(CNSNews.com) – Senate Majority Leader Harry Reid (D-Nev.) said the Senate will pass the two-week continuing resolution sent to it by the House of Representatives “in the next 48 hours,” citing the lack of controversial amendments that Reid said had doomed the long-term plan passed by the House on Feb. 19.
Reid, speaking to reporters at the Capitol on Tuesday, said the Senate would take up the temporary government funding measure in the next few days, saying this would allow time for negotiations between Senate Democrats and House Republicans on longer-term funding.
“I think we'll have a vote on that in the next 48 hours,” Reid said. “So we’ll pass this. And then we'll look to funding the government on a long-term basis. The president’s going to get involved in this. He has already talked to [House Speaker] Boehner in the last little bit. I've been in here when he did it. I talked to the White House quite a few times this morning. And we're going to work on long-term funding of this government.”
Reid said that part of those negotiations would be over the controversial amendments House Republicans attached to the last long-term funding bill they passed, H.R. 1. Among those amendments were initiatives that are unacceptable to liberal Democrats, including the defunding the major components of ObamaCare and denying any federal funds to Planned Parenthood.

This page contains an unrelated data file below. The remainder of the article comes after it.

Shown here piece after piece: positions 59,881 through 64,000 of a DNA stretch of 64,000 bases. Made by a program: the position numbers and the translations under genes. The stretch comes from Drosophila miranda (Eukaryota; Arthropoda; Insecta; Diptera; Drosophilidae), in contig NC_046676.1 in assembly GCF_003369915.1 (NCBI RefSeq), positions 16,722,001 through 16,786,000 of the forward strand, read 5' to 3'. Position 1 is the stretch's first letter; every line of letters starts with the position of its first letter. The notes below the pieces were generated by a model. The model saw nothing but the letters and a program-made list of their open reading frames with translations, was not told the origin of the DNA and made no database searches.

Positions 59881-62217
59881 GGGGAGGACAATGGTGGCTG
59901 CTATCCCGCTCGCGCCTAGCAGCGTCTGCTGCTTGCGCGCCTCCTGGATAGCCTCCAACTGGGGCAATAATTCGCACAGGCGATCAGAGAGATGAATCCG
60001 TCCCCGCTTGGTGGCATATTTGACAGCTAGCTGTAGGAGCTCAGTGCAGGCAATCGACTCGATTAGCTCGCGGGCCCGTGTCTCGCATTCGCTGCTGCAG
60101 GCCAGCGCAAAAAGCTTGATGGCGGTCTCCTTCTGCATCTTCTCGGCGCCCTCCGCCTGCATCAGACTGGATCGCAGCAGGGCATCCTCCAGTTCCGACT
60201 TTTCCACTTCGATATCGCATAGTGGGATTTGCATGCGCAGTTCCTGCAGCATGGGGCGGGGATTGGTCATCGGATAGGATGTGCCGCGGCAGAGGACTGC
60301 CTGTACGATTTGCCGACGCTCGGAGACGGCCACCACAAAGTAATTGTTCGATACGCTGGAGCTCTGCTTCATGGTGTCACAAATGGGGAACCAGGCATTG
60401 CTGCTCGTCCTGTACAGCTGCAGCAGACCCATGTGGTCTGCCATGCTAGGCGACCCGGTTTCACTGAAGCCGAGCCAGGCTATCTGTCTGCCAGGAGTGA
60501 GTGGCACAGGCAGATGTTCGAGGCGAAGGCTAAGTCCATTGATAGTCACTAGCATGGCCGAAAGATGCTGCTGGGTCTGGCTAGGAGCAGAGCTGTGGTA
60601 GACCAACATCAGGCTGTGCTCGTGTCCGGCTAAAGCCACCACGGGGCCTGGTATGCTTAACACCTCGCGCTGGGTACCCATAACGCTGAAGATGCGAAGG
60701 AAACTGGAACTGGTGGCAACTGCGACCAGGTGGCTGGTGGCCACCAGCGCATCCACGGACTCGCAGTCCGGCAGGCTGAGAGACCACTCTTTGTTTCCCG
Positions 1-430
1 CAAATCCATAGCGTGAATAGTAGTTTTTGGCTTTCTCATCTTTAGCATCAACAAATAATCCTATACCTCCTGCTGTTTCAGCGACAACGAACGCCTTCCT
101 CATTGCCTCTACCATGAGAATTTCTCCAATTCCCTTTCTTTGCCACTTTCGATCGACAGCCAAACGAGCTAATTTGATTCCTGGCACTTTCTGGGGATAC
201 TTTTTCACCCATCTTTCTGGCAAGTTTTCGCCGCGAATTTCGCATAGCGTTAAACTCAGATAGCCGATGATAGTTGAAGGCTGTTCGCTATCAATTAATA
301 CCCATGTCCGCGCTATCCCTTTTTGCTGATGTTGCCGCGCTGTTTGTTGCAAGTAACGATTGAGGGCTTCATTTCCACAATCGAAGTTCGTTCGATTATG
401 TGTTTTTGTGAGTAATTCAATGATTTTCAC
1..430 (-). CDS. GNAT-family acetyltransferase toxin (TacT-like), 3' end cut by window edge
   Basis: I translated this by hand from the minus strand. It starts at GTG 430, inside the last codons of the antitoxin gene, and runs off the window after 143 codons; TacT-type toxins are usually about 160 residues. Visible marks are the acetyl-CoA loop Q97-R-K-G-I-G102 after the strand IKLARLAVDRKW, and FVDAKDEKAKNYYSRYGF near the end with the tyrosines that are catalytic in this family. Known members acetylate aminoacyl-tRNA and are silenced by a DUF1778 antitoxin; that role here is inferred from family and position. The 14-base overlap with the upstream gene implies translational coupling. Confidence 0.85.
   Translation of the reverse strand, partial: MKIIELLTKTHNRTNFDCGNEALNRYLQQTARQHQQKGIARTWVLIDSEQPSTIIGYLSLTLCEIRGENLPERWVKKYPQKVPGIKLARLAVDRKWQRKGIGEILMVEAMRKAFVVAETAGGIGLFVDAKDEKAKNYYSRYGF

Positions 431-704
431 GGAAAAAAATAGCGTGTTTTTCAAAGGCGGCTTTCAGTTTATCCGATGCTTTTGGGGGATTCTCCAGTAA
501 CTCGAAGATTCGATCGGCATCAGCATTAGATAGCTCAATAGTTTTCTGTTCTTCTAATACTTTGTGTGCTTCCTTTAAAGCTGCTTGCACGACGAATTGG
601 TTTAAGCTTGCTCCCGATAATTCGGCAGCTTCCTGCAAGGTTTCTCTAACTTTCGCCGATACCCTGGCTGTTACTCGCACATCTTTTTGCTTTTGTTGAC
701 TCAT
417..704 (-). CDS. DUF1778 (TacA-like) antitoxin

“[I]t’s obvious that we would want more than two weeks to do this, but the Republicans are bound and determined to stuff the next matter with a lot of this really bad stuff out of H.R. 1,” said Reid. “And we're going to work with them. I'm anxious to meet with McConnell and Boehner and anyone from the White House any time. We need to work our way through this.”
Reid said that part of those negotiations would involve President Obama bringing public pressure on House Republicans over individual spending cuts, using the “bully pulpit” of the White House to oppose the GOP.
“I think that we have to find agreement,” said Reid. “I think the president feels that we have to find agreement. The president's going to take this to the American people because the only message that we have from the Republicans is to wipe out programs that are so important to people, especially people who can't help themselves, the middle class and other programs. So, no, we feel we're in a good position.”
The short-term bill the House is set to pass on Tuesday includes $4 billion in spending cuts previously endorsed by Democrats, making them hard for Reid and Obama to oppose. If the Senate passes the spending bill as Reid promised, it will fund the government through March 18, when Congress will have to pass another spending bill of some sort